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TIL: the Innards of SQL Indexes

Despite the language’s simplicity and declarative nature, SQL can be surprisingly opaque for developers. SQL successfully hides many details related to the reading & writing of data on disk, making it fairly intuitive for most tasks.

But when performance is a concern and you need to understand what decisions the SQL query planner is making for you based on a given query, a lower-level understanding of the database can provide clarity.

Indexes are a good example of this; from the outset I knew that adding indexes could improve performance, but had no idea why they made a difference or how they were actually used.

This is where some knowledge of data structures comes in handy: a database index is a combination of a balanced tree and a doubly-linked list.

These concepts are better expressed visually:


The leaf nodes contain either the actual data itself (clustered index) or references to the actual rows (nonclustered index).

Because the tree is height-balanced, this allows for very fast O(log n) searches across all of the leaf nodes at the bottom. And because these nodes are doubly-linked, it makes insertions much less expensive - only the neighboring nodes are affected on a given insert.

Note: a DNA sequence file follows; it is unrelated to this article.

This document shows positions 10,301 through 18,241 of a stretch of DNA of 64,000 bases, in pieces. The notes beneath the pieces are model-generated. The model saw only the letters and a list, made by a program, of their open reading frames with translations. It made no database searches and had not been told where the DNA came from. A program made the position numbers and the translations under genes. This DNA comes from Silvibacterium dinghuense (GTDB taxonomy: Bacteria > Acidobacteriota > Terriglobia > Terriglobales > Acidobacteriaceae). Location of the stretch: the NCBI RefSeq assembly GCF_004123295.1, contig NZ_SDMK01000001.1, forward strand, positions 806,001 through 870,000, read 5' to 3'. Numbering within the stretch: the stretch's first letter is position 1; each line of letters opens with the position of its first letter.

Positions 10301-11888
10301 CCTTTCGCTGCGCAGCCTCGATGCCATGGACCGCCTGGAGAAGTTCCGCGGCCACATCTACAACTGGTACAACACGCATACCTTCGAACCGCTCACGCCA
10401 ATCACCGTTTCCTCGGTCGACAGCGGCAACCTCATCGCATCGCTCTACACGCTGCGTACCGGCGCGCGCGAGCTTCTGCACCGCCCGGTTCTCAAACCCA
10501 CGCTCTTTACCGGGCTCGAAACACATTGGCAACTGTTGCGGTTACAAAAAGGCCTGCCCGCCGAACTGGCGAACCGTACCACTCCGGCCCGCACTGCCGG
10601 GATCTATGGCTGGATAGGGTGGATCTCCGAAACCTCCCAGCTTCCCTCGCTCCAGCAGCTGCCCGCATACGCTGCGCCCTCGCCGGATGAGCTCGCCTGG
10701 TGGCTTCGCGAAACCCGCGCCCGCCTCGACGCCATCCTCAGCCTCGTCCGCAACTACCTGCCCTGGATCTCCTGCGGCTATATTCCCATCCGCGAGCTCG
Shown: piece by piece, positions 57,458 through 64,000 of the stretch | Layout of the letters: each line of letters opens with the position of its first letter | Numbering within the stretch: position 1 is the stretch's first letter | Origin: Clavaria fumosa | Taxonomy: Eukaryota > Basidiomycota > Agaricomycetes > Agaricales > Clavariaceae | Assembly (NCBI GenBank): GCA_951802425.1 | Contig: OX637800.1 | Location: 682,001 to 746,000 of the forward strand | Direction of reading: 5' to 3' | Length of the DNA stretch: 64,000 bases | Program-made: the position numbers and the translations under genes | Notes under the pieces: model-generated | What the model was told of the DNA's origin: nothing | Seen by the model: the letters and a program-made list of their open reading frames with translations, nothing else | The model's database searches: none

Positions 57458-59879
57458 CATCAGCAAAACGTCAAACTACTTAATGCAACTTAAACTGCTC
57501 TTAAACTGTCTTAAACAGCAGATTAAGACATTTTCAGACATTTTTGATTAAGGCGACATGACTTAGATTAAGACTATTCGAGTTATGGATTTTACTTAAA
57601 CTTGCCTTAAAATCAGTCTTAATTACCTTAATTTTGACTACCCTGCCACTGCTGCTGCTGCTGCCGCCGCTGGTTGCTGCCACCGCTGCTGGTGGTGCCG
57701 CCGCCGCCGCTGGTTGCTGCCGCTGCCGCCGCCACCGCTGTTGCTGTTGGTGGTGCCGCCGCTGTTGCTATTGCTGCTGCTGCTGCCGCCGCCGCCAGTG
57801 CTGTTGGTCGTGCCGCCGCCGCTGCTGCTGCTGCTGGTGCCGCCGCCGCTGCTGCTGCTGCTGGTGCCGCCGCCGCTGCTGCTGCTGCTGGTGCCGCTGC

But it’s important to keep in mind that this tree must be kept in-balance; so as new records get added to the database, indexes must be updated accordingly. This is why you have to be careful: besides consuming more disk space, adding too many indexes can cause inserts to become slower, as each one will require updates to the table’s indexes.

So if you have a table column that experiences frequent inserts, it may be better to limit the number of indexes using that column. Conversely, if it experiences a lot of reads but is rarely written to, then you may want to prioritize fast searches by adding more indexes.

I’m still learning, so take the above explanations with a grain of salt. Ultimately I would refer to this great resource for more information on SQL indexing: